Ski and snowboard helmets have come a long way over the years. Many modern snowboard helmets have added features like adjustable ventilation, built-in audio and even removable liners that can be exchanged for pads, allowing the helmet to be used in the summer for biking or skating (these are called all-season or multi-sport helmets). Smith, Bern and Giro are three excellent helmet brands worth checking out.
Snowboarding goggles from companies like Smith Optics, Dragon and Bolle come equipped with double lenses to prevent fogging and usually provide 100% protection from UV rays. Most modern goggles are helmet-compatible; however, it’s not a bad idea to double check if you plan on wearing them with a helmet.
A snowboard stomp pad is standard equipment on many snowboards and is designed to provide traction to your rear foot when it isn't secured in the binding. This feature really comes in handy when getting on and off the chair lift. If your new board doesn’t come with a stomp pad, you can always buy an aftermarket pad and put it on yourself.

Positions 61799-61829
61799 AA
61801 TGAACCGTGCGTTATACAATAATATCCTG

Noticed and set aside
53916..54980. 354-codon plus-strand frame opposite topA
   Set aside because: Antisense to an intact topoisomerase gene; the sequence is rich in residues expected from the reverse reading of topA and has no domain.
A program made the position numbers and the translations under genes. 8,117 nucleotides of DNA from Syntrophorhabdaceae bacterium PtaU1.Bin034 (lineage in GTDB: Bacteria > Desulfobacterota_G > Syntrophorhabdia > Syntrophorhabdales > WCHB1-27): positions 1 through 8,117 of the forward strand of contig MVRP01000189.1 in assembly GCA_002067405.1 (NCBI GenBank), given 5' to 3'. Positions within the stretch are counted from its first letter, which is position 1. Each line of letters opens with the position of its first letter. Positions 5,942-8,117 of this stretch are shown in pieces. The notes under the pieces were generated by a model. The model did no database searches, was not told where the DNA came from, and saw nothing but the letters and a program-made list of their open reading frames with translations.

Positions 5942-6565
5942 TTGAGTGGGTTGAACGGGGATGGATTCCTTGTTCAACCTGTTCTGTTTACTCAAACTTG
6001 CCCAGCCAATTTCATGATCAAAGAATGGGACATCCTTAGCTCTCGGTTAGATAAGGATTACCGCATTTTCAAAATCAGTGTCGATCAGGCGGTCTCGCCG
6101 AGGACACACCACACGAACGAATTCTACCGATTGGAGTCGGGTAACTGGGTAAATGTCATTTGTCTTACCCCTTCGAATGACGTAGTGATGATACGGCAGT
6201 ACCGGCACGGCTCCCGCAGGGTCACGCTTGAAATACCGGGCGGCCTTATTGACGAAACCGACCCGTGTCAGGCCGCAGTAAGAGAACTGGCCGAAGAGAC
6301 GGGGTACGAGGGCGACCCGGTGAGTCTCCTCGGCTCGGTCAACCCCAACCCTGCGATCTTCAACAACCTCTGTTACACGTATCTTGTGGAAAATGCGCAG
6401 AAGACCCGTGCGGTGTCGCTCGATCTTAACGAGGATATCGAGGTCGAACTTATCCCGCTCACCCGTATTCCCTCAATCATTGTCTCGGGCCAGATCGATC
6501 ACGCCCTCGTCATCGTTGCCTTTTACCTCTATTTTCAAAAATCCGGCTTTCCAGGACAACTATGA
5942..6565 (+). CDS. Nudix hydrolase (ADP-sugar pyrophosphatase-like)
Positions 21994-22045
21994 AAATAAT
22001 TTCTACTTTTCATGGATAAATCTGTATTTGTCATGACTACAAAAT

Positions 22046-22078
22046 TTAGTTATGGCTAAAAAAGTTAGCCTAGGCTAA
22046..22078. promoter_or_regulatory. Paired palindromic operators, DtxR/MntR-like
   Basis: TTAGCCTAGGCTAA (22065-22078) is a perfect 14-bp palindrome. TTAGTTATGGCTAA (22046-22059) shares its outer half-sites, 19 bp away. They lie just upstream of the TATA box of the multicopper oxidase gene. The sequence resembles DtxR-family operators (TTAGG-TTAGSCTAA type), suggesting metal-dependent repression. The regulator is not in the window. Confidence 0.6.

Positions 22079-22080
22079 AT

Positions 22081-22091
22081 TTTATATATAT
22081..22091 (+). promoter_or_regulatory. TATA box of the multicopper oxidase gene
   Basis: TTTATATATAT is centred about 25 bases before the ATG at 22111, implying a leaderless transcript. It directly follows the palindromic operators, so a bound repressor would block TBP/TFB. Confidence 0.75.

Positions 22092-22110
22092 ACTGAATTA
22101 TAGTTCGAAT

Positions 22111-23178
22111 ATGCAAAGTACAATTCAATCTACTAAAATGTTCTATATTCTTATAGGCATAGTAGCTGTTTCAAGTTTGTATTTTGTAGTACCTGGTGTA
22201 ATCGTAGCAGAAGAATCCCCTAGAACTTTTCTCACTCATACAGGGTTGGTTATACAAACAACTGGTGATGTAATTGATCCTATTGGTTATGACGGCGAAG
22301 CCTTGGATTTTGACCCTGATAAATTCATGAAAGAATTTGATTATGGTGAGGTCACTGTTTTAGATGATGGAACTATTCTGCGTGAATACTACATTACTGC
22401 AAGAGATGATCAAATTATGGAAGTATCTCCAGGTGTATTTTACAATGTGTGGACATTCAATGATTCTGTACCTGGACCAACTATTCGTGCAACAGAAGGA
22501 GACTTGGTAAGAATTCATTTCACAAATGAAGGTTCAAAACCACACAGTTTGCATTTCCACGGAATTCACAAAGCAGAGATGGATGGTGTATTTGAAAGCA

Having a snowboard leash is a requirement at many ski areas. A leash is simply designed to prevent your board from running loose and hurting others if you need to step out of your bindings. Leashes are essentially a lanyard with a clip that links the binding to your front boot.